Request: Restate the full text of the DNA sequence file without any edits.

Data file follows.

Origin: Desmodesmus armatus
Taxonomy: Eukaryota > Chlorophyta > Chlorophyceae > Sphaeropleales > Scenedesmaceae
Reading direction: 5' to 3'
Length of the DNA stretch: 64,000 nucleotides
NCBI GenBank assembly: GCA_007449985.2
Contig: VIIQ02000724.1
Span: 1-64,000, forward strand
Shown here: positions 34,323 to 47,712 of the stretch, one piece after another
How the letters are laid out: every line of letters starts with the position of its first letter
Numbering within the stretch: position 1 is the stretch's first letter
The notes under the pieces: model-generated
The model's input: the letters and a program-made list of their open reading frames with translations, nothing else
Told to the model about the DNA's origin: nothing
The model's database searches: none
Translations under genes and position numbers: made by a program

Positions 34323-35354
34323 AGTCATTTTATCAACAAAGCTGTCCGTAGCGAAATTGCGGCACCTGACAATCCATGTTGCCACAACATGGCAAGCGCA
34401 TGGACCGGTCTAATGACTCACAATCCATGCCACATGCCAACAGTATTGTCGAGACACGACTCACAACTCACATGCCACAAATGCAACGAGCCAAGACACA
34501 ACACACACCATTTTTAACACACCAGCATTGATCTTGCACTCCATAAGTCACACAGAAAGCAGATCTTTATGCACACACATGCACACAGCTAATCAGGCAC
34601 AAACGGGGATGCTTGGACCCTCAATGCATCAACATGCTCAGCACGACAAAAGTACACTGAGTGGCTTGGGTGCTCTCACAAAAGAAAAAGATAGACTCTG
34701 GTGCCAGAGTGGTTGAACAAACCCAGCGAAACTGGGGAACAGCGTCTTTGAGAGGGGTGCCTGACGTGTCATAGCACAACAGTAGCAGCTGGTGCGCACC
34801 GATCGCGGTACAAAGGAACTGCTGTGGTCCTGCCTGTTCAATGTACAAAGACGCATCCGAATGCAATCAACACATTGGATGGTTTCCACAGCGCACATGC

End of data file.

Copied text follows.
Origin: Desmodesmus armatus
Taxonomy: Eukaryota > Chlorophyta > Chlorophyceae > Sphaeropleales > Scenedesmaceae
Reading direction: 5' to 3'
Length of the DNA stretch: 64,000 nucleotides
NCBI GenBank assembly: GCA_007449985.2
Contig: VIIQ02000724.1
Span: 1-64,000, forward strand
Shown here: positions 34,323 to 47,712 of the stretch, one piece after another
How the letters are laid out: every line of letters starts with the position of its first letter
Numbering within the stretch: position 1 is the stretch's first letter
The notes under the pieces: model-generated
The model's input: the letters and a program-made list of their open reading frames with translations, nothing else
Told to the model about the DNA's origin: nothing
The model's database searches: none
Translations under genes and position numbers: made by a program

Positions 34323-35354
34323 AGTCATTTTATCAACAAAGCTGTCCGTAGCGAAATTGCGGCACCTGACAATCCATGTTGCCACAACATGGCAAGCGCA
34401 TGGACCGGTCTAATGACTCACAATCCATGCCACATGCCAACAGTATTGTCGAGACACGACTCACAACTCACATGCCACAAATGCAACGAGCCAAGACACA
34501 ACACACACCATTTTTAACACACCAGCATTGATCTTGCACTCCATAAGTCACACAGAAAGCAGATCTTTATGCACACACATGCACACAGCTAATCAGGCAC
34601 AAACGGGGATGCTTGGACCCTCAATGCATCAACATGCTCAGCACGACAAAAGTACACTGAGTGGCTTGGGTGCTCTCACAAAAGAAAAAGATAGACTCTG
34701 GTGCCAGAGTGGTTGAACAAACCCAGCGAAACTGGGGAACAGCGTCTTTGAGAGGGGTGCCTGACGTGTCATAGCACAACAGTAGCAGCTGGTGCGCACC
34801 GATCGCGGTACAAAGGAACTGCTGTGGTCCTGCCTGTTCAATGTACAAAGACGCATCCGAATGCAATCAACACATTGGATGGTTTCCACAGCGCACATGC